An examination of many early immigration records reveals that people bearing the name Ferrato arrived in North America very early: Carlo Ferrucci, aged 30, who arrived at Ellis Island from Cora, Italy, in 1910; Cataldo Ferrucci, aged 19, who arrived at Ellis Island from Corato, Italy, in 1910.

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Ferrato Family Crest Products


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Ferrato Family Crest Products




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See Also


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See Also




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Citations


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Citations



    Other References

    1. Dizionario Biografico degli Italiani. Rome Istituto della Enciclopedia Italiana 56 volumesr. Print.
    2. Rasmussen, Louis J. . San Francisco Ship Passenger Lists 4 Volumes Colma, California 1965 Reprint. Baltimore: Genealogical Publishing Co., 1978. Print.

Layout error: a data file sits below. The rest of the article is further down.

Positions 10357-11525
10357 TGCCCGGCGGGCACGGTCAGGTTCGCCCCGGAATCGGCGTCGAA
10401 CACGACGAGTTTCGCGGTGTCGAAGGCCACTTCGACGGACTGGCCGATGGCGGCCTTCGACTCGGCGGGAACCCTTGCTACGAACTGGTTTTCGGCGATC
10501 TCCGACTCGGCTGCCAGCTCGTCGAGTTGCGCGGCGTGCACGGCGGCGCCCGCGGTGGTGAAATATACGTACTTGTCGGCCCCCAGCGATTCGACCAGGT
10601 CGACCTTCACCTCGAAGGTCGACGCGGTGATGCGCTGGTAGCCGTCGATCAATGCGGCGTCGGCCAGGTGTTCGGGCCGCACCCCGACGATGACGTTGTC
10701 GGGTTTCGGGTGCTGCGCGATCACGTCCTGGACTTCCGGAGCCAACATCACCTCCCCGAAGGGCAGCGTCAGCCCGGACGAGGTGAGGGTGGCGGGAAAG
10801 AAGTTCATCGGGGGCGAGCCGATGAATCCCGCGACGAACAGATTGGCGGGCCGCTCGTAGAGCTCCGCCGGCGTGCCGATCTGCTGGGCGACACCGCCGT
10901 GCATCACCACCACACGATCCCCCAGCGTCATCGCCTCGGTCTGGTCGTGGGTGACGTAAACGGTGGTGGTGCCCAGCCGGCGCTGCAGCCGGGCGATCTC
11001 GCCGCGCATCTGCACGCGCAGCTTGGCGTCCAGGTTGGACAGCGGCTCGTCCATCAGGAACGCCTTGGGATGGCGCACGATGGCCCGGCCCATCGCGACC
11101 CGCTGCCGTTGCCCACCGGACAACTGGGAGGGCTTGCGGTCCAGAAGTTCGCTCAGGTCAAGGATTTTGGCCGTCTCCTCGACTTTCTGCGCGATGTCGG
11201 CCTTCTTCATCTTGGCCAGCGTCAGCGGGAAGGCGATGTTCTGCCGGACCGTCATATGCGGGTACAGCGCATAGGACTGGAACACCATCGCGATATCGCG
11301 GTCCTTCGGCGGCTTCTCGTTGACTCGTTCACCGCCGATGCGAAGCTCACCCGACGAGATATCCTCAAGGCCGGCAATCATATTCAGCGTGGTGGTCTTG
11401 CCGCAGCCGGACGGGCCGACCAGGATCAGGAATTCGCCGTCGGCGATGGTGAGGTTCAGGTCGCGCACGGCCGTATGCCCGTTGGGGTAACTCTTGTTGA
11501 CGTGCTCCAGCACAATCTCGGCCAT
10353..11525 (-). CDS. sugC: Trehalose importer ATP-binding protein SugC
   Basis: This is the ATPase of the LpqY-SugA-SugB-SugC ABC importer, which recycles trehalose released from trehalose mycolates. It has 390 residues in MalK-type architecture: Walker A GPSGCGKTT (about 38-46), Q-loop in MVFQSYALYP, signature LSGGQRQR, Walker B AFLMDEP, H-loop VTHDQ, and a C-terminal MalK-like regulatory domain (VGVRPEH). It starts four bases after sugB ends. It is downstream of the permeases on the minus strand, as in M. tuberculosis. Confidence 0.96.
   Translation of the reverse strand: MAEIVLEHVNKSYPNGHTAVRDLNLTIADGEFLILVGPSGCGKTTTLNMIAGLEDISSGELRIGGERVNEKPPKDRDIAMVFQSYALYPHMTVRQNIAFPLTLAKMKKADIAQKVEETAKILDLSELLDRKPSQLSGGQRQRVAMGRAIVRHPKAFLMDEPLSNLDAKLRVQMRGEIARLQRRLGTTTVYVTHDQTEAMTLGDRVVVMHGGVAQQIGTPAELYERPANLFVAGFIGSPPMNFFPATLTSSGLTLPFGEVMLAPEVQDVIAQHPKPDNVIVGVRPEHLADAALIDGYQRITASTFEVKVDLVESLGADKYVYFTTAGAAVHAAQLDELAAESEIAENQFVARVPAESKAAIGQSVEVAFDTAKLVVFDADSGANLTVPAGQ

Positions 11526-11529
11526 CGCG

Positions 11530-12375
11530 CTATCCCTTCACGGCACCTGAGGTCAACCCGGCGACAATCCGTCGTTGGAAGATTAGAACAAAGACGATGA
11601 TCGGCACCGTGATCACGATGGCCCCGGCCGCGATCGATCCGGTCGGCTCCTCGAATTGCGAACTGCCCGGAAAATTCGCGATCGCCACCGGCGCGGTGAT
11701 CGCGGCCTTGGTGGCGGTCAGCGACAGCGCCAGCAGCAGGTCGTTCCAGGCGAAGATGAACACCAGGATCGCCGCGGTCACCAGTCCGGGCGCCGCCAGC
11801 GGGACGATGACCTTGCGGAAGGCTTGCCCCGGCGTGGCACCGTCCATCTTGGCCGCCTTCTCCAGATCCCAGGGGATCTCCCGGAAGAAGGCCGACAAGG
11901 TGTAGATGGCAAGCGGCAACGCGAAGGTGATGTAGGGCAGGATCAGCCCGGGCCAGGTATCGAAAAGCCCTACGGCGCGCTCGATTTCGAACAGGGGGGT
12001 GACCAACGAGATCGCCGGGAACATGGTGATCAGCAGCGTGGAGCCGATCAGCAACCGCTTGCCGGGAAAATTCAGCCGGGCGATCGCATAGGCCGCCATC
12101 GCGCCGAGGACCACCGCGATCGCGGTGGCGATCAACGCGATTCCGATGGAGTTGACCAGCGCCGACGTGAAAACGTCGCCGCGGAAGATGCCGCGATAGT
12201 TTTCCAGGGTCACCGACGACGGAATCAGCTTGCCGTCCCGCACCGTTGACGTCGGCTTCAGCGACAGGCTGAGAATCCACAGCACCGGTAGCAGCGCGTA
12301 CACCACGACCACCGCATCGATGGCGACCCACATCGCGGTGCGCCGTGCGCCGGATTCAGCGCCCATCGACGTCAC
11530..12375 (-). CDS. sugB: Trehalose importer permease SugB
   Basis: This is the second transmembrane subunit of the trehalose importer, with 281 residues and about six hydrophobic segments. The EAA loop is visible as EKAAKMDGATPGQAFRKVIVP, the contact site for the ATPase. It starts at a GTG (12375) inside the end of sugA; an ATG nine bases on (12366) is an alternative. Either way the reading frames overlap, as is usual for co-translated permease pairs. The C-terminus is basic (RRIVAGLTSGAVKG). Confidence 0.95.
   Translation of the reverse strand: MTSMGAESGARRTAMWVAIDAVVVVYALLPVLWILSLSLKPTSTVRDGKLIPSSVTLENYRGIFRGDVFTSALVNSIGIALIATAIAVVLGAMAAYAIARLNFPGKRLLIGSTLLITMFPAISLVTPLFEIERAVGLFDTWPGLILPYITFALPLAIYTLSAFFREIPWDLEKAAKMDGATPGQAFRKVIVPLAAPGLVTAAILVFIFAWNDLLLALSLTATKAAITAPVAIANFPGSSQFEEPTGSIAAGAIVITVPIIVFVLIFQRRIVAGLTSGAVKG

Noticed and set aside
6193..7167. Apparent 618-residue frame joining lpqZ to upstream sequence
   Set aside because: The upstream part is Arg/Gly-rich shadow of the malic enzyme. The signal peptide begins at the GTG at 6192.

3. Gheno, Antonio. Contributo alla Bibliografia Genealogica Italiana. Bologna: Forni, 1924. Print.
    4. Rolland, and H.V. Rolland. Illustrations to the Armorial Général by J.B. Rietstap. Ramsbury: Heraldry Today, 1967. Print. (ISBN 0-0900455-209).
    5. Samuelsen, W. David. New York City Passenger List Manifests Index 1820 - 1824. North Salt Lake, Utah: Accelerated Indexing Systems International, 1986. Print.
    6. Crozier, William Armstrong Edition. Crozier's General Armory A Registry of American Families Entitled to Coat Armor. New York: Fox, Duffield, 1904. Print.
    7. Bascapè, Giacomo and Marcello del Piazzo. Insegne e Simboli Araldica pubblica e privata medievale e moderna. Rome: 1983. Print.
    8. Guelfi Camajani, Piero. Dizionario Araldico 1940 Reprint Arnoaldo Forni. Milan: 1978. Print.
    9. Colletta, John P. Finding Italian Roots The Complete Guide for Americans. Baltimore: Genealogical Publishing, 2003. Print.
    10. Fucilla, Josheph G. Our Italian Surnames. Baltimore: Genealogical Publishing, 1987. Print. (ISBN 0806311878).
    11. ...

    The Ferrato Family Crest was acquired from the Houseofnames.com archives. The Ferrato Family Crest was drawn according to heraldic standards based on published blazons. We generally include the oldest published family crest once associated with each surname.

    This page was last modified on 29 September 2017 at 06:43.